The mural adorning the side of the public restroom and changing area showing scenes from the local Greenbushes community.
An up close view of one of the key sites in the community, the Cornwall Pit.
While mining is undoubtedly a major influence and activity across Western Australia, being inextricably embedded into places like Greenbushes, there are some who feel that mining should not guide how we humans treat or view Country. This aversion stems from the viewpoint that land and waterscapes are living, sentient forces, a worldview that resonates deeply with many traditional Noongar beliefs toward Country. An important Noongar concept that illustrates this worldview and the ethos of care that humans assume towards Country is the term kurduboojar, or love of place. A group of scholars with deep ties to Noongar Country write that this term is a way of seeing, respecting, and deeply caring for Country in a Noongar way. This term helps not only to offer a different perspective toward understanding lands and waters as living beings, but actively shapes how we can relate to Noongar Country in a different way—a way that emphasizes care, reciprocity, stewardship, and, above all, deep love. These authors show that while the concept of kurduboojar stems from Noongar traditions, all people who interact with Noongar Country are able to care for and show love toward this beautiful place.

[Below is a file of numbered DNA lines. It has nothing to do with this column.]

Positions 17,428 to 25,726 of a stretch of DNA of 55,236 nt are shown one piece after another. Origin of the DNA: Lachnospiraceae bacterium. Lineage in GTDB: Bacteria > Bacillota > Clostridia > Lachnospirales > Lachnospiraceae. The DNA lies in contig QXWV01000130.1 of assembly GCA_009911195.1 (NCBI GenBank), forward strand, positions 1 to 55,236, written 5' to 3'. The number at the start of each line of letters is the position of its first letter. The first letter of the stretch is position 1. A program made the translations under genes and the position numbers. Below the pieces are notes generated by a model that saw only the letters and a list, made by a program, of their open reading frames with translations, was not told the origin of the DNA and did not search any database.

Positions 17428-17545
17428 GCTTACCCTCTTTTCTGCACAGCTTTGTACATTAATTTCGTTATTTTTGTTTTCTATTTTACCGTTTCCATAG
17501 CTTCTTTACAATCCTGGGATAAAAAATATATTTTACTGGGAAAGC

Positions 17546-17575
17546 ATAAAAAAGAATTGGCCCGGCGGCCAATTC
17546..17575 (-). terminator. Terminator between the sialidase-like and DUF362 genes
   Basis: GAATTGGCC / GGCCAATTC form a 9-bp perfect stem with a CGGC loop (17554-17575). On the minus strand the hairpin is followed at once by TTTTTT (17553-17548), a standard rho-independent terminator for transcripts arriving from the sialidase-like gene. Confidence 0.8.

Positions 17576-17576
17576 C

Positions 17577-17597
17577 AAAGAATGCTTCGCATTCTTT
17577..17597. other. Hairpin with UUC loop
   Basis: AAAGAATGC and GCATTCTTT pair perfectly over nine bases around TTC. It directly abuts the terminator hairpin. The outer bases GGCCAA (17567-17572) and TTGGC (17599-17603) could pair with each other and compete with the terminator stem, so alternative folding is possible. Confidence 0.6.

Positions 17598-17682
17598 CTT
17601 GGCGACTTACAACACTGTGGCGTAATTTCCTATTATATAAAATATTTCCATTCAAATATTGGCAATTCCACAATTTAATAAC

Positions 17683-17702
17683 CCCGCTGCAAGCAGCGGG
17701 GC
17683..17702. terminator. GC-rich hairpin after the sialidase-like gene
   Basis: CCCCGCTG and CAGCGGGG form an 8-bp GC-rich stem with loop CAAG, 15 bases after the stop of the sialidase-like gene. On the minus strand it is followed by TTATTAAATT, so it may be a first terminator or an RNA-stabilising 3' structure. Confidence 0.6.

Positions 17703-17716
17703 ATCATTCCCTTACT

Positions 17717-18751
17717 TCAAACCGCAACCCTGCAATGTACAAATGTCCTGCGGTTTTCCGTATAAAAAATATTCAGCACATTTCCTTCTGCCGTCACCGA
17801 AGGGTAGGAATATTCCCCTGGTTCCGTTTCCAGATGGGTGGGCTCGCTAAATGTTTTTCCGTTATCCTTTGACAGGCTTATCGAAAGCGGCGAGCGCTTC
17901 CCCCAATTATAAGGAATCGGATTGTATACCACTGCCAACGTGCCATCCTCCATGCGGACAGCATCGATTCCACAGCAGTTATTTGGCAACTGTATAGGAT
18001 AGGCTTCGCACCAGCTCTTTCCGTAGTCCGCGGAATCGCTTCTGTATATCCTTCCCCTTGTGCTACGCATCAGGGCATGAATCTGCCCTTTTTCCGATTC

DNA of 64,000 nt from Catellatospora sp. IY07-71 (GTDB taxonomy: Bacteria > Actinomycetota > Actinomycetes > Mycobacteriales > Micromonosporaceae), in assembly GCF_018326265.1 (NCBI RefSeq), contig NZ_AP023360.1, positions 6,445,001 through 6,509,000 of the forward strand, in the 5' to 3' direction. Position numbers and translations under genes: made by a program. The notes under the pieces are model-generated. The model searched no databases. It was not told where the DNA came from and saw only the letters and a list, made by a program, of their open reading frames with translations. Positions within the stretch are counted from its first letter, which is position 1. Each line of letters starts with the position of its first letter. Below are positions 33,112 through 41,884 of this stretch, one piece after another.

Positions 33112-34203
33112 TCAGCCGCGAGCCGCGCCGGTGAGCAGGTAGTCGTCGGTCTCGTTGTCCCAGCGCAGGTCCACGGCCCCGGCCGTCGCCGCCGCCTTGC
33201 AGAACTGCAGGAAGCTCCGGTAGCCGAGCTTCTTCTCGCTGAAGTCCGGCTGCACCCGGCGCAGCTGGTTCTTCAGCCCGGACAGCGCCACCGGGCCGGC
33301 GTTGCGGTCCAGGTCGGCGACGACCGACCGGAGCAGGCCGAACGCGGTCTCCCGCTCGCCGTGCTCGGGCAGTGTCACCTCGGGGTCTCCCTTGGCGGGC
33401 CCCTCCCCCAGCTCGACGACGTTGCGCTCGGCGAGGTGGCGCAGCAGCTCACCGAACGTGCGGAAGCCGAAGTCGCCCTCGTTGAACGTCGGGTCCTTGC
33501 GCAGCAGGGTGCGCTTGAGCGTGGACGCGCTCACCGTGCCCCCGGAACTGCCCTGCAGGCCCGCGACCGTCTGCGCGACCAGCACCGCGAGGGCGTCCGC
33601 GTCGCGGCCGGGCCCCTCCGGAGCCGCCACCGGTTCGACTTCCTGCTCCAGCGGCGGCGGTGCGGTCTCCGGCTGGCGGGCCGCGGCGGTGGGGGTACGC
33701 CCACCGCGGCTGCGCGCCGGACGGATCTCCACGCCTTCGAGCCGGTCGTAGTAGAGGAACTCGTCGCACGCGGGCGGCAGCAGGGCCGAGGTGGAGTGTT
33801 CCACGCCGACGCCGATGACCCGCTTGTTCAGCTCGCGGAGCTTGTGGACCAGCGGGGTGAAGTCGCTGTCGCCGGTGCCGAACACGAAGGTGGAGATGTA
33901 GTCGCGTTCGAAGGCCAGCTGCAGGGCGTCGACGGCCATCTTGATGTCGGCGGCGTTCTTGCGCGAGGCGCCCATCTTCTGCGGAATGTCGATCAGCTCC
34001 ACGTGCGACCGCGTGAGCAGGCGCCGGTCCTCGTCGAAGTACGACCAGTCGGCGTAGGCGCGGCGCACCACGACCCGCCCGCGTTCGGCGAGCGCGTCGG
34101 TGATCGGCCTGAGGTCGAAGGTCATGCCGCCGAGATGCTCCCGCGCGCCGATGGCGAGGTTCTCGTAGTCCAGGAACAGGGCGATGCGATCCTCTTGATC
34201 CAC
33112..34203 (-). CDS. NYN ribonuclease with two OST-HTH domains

Tour operator and culture keeper, Troy Bennell (Noongar), has led and operated Ngalang Wongi Aboriginal Cultural Tours in the Bunbury area of Western Australia for many years, telling the stories and sharing the culture of his traditional part of Noongar Country, Wardandi Noongar Country. As my colleague Nikki and I walk alongside Troy on his tour at the edge of the bank of the Collie River and Bunbury estuary, he shares stories of how the local plants, animals, and waterways are all connected to Noongar people through the concept of the Nyitting (Dreaming). The Dreaming refers to the ancestral time of Noongar people and comprises a comprehensive set of traditional stories and values representing sources of deep Noongar knowledge that date back tens of thousands of years, but are relevant and alive in grounding Noongar people to Noongar Country in the present. Troy expresses some of these key points of connection between Wardandi Noongar culture and Country not only through the stories he tells on his tours, but also through the murals he paints throughout town that incorporate his knowledge of Noongar language and lore. An important stop on his tour is Wardandi Memorial Park, a burial site and resting place for many of his Noongar ancestors, right at the edge of the Bunbury coast overlooking the Indian Ocean. The unadorned rock headstones face out towards the wide coastline with the strong waves crashing on shore in continuous cycles. Troy shares that at one time, the Bunbury town coastline had been dotted by sand cliffs, but they were destroyed years back, blown up to gain access to the mineral sands they contained. He sighs, pointing to yet another example of the ways that mining throughout his area of Country represents the ongoing subjugation of his people, his culture, and his land.
Troy Bennell, operator of Ngalang Wongi Aboriginal Cultural Tours, describing his connections to Wardandi Noongar Country and language that are reflected in his mural in the town of Bunbury.